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Highlander: The Path (90’s Series Book Review)

Picture of Highlander The Path book cover

After finishing the Highlander Series for about the 4th time, I stumbled across Highlander: The Path, a book by Rebecca Neason.

The book is part of a series of books, containing all-new original stories, based on the 1990’s Highlander TV Series.

Is The Path worth reading?

Yes.

I read it after watching season 6 of Highlander, just as the cool vibes were evaporating.

There were no more montages, Richie wasn’t calling in on Mac anymore, and the swords were given over to rust.

The Path took me back to that world, and a key reason for its success was the author’s ability to capture the personalities of our heroes.

This book isn’t epic, or grand, in any sense. In-fact, it’s best described as a good episode, that you’re reading, rather than watching. -And that’s why I like it, because that’s exactly how it should be.

If you’re looking for more Highlander TV Series, you’ll find a small slice of it here.

What is Highlander The Path about?

Skip to avoid any spoilers!

Highlander: The Path, represents a small part of the journey to Duncan MacLeod’s current enlightened state. It’s about his inner growth, following his exposure to the philosophies of the Dalai Lama.

The book is about Duncan’s travels through Tibet, as he bids to escape the memories of too many European wars. And, just like the show, it’s about the code of ethics we all choose to live by.

I’ll leave it there… because you’ll want to read the book for the rest.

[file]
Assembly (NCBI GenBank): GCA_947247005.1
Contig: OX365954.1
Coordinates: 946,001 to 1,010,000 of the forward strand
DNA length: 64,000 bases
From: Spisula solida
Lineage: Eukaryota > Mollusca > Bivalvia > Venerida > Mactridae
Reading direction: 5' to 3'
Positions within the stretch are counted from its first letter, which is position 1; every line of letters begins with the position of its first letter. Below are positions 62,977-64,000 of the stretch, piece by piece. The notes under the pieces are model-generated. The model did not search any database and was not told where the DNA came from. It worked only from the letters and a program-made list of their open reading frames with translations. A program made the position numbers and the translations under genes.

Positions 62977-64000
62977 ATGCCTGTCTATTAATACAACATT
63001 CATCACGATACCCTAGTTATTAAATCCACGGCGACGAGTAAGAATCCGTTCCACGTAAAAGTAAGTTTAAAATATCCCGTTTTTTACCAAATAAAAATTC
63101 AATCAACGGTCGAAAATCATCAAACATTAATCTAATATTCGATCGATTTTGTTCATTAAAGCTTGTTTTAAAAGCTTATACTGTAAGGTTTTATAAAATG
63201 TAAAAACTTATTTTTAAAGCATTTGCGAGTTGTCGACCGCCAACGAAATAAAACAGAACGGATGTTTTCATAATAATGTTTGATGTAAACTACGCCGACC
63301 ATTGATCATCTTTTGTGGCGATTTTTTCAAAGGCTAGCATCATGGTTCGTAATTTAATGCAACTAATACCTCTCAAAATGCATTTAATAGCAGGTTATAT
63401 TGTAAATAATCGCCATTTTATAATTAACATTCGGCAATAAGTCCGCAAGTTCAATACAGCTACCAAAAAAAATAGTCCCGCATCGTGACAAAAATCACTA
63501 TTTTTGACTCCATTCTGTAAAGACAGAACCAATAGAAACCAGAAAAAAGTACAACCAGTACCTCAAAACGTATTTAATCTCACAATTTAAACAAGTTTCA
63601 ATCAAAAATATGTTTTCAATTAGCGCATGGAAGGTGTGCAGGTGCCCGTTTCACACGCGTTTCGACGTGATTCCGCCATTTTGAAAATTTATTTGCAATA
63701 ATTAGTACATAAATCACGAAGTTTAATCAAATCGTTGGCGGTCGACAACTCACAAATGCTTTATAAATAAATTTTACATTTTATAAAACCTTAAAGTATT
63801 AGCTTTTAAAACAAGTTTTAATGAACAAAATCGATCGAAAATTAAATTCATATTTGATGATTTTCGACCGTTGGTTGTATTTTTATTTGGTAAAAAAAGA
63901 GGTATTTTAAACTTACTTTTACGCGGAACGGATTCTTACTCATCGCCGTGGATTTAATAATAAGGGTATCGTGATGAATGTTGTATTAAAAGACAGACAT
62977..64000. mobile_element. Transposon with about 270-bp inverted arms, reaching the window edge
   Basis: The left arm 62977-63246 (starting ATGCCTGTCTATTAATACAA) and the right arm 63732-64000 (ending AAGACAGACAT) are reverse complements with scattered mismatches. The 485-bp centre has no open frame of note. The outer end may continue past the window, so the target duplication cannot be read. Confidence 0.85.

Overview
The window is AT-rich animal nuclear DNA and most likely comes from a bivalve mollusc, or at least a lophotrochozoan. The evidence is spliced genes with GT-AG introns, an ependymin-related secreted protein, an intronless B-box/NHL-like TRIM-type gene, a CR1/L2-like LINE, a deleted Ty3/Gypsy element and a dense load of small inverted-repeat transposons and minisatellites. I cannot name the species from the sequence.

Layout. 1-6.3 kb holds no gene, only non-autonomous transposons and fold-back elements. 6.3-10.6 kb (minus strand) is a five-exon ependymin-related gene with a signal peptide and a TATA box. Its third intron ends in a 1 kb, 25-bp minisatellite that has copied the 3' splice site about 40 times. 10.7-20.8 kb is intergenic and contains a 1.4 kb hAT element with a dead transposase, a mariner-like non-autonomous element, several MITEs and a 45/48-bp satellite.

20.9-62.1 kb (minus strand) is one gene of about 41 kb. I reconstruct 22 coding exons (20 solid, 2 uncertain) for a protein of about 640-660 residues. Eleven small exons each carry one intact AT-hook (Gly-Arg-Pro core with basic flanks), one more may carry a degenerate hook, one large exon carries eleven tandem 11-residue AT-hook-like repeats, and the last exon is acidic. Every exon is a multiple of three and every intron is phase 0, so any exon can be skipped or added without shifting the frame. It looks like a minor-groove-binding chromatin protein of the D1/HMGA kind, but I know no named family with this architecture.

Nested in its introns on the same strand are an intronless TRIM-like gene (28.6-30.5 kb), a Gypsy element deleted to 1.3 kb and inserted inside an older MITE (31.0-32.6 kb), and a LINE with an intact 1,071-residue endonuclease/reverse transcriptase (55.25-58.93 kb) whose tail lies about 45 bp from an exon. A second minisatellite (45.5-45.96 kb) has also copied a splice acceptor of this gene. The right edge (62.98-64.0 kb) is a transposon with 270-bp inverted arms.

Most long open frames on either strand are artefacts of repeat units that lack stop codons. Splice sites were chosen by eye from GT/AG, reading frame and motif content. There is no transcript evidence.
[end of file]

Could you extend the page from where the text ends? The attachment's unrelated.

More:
Hey, Mac… Mac? Rebecca Neason’s The Path

Image of Highlander The Path book title
Highlander The Path – Front Cover

I was really impressed with Rebecca’s voicing, and story telling. Once-in-a-while, I’d read a line which was quite profound; more than I was expecting from a tie-in TV book.

The characters in the book feel true to the characters in the Series. And it feels like you’re learning a little more about who they are.

I did chuckle while reading Rebecca’s physical description of MacLeod in a few spots, and wondered how much of it was artistic licence, and how much, genuine attraction. Either way, the author appears passionate about the subject matter, which really brings it to life.

I write this review to save you time and money; hopefully pointing out one of the better books in the series. The Path was enjoyable and easy to read. It had the charm, drama, and coolness of the Highlander TV Series, and I’m happy to recommend it.

What are your thoughts on The Path, and the other Highlander books in the series?

Images used byway of review. Photo’s taken by the Old Cynic

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